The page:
The U.S. Food and Drug Administration announced Thursday that it is banning the import of five species of fish from China until the shipments are proven to be free of contamination. Cited for residues from drugs that are not approved for use in farm-raised fish in the United States, the five species under alert are catfish, eel, shrimp, basa (similar to catfish) and dace (similar to carp).
The contaminants include the antimicrobials nitrofuran, malachite green, gentian violet and fluoroquinolone. With long-term exposure, nitrofuran, malachite green and gentian violet have been shown to cause cancer in lab animals; the use of fluoroquinolone in food-producing animals can result in antibiotic resistance. Chinese authorities also prohibit the use of nitrofurans and malachite green in aquaculture.
"The levels of contaminants are low, but could cause serious health problems if consumed over a long period of time," said Dr. David Acheson, the FDA's assistant commissioner for food protection, in a telephone press conference. "[The] FDA is taking this action to protect the public health of the American people." But, Acheson added, the low levels of contaminants found in the farm-raised fish the FDA tested means that there is no imminent threat to public health.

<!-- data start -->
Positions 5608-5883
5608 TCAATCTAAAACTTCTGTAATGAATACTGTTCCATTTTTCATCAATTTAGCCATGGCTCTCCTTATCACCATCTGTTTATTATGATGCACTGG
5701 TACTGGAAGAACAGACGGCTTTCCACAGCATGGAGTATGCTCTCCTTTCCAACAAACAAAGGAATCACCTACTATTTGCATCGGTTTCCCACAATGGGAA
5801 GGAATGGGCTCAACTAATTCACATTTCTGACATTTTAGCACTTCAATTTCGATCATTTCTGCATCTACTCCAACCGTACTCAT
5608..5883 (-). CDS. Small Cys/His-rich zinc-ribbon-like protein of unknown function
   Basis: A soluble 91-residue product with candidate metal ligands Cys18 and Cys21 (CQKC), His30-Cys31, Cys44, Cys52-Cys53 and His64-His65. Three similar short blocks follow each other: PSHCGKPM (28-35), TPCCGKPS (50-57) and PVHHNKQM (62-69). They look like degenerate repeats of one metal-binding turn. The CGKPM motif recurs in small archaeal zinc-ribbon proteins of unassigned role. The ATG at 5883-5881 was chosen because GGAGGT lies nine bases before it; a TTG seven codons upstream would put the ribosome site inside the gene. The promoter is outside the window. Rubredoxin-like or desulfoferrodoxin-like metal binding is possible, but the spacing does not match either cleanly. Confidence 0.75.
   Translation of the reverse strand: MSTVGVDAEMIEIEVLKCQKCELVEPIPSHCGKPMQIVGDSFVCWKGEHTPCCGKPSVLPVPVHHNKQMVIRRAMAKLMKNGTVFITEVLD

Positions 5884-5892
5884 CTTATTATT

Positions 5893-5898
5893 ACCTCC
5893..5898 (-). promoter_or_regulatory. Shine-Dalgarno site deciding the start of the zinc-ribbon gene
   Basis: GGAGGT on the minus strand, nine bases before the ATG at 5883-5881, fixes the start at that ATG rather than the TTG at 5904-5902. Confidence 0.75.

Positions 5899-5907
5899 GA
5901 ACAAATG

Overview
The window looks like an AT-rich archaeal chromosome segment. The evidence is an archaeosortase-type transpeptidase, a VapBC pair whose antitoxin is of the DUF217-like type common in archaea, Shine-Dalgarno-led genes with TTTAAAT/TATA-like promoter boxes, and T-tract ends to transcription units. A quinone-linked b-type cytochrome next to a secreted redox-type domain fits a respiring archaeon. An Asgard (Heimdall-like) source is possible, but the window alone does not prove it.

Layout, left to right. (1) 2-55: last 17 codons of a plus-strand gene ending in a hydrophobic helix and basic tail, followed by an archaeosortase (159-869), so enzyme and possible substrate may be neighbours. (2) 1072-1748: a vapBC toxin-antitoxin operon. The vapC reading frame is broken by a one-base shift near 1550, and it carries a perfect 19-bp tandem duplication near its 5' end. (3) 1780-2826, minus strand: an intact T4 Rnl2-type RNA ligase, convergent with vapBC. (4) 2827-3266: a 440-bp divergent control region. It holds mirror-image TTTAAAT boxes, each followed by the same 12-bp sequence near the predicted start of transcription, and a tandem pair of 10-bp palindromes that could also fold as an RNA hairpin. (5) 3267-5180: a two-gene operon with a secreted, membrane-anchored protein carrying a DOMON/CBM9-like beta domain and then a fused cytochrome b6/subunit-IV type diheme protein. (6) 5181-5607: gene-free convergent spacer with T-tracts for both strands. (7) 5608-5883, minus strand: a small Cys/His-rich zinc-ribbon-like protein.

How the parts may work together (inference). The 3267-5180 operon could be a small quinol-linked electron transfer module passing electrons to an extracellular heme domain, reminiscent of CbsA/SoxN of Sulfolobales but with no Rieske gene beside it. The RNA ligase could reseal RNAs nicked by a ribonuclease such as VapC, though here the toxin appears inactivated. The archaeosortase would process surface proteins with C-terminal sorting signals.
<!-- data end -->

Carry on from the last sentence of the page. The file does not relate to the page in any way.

"We're not asking for this product to be withdrawn from the market or for people to take this out of their freezers and throw it away," Acheson said. "This is a long-term health concern. It is not an acute health concern."
China is the third largest exporter of farmed fish, accounting for 70 percent of the total produced, and it is the third-largest exporter of farmed fish to the United States, said Margaret O'K. Glavin, FDA's associate commissioner for regulatory affairs. The FDA currently inspects 5 percent of seafood from China, she said.